“I remember my grandfather once said that he wasn’t allowed to go to school unless he cut off his dangling earlobes,” said Gregorio Leo Oendoen, one of the founders of the Dayak Youth Community in Jakarta. It is a tradition of the Dayak tribe to put weighted earrings in their earlobes when they reach puberty. The older a Dayak man or woman is, the heavier their earrings are made, and as a result their earlobes become elongated.

“It is a sign of patience and wisdom gained during the years,” Gregorio said.

Hundreds of rumah betang , wooden long houses, were also destroyed because the colonial government believed they were places of wild orgies and incestuous sex. As a result, many Dayak families were displaced and forced either to conform to the modern lifestyle or move to the island’s interior. Sadly, Gregorio said, cultural misunderstandings continued to this day — a common insult, orang Dayak , implies someone is mentally retarded. Today, most of the younger Dayaks have forsaken their cultural traditions in pursuit of a more contemporary lifestyle.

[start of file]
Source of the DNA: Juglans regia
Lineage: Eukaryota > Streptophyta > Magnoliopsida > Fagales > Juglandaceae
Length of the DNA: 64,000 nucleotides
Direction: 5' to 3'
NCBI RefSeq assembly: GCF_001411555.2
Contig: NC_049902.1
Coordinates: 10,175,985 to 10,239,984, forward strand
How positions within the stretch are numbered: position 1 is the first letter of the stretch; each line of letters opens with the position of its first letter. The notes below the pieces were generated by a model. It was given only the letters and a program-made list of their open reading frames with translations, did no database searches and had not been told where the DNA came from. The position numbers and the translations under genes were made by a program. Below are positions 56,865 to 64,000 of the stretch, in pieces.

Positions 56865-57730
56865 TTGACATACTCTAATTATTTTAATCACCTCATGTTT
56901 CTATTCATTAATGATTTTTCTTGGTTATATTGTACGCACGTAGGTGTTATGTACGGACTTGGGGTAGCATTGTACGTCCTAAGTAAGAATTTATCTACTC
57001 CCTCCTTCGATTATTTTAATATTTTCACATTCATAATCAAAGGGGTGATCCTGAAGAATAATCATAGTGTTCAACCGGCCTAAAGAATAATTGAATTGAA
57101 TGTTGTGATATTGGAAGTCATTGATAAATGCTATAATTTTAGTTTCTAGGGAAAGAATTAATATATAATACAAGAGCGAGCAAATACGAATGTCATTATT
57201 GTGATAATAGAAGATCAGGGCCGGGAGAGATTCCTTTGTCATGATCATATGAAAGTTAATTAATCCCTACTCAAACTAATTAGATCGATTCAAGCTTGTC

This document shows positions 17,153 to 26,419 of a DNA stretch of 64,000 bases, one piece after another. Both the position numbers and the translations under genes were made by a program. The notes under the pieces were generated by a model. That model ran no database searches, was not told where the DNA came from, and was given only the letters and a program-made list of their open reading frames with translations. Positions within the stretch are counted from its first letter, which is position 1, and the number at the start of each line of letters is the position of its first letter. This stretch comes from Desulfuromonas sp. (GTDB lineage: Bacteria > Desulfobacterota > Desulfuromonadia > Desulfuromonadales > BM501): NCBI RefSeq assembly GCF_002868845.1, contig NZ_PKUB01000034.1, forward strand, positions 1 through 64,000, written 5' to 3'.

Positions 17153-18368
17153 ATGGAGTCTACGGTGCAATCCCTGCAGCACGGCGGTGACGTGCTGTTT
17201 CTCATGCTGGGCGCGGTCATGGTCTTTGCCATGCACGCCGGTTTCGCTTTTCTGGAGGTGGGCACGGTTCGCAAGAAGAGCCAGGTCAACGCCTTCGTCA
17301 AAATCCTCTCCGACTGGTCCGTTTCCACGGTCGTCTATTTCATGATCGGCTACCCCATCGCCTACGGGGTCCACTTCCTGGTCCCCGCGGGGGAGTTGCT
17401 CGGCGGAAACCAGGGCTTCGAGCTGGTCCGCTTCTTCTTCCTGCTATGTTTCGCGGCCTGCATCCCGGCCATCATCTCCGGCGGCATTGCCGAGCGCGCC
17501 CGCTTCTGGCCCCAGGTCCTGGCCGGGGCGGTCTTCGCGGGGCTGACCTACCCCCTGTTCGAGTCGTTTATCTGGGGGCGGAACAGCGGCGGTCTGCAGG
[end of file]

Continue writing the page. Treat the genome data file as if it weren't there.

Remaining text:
Tattoos that were an important part of the Dayak identity have become a dying art. “It took me weeks of going upstream [on an educational expedition to learn about the Dayak] before I met a man or a woman with tattoos,” said Aman Durga Sipatiti, a tattoo artist who specializes in tribal tattoos and piercings.

Dayak professionals in Jakarta, concerned with the growing indifference of the younger Dayak toward their own culture, founded the Dayak Youth Community in 2002.

“At first, I didn’t care much about our cultural traditions,” Gregorio said. “But, when I visited the Dayak Kayaan Mendalam [a Dayak community] in West Kalimantan, I became attracted to their way of life. They respect the forest as their main natural resource, work hard and lead a humble lifestyle. I came to realize that money is not everything.”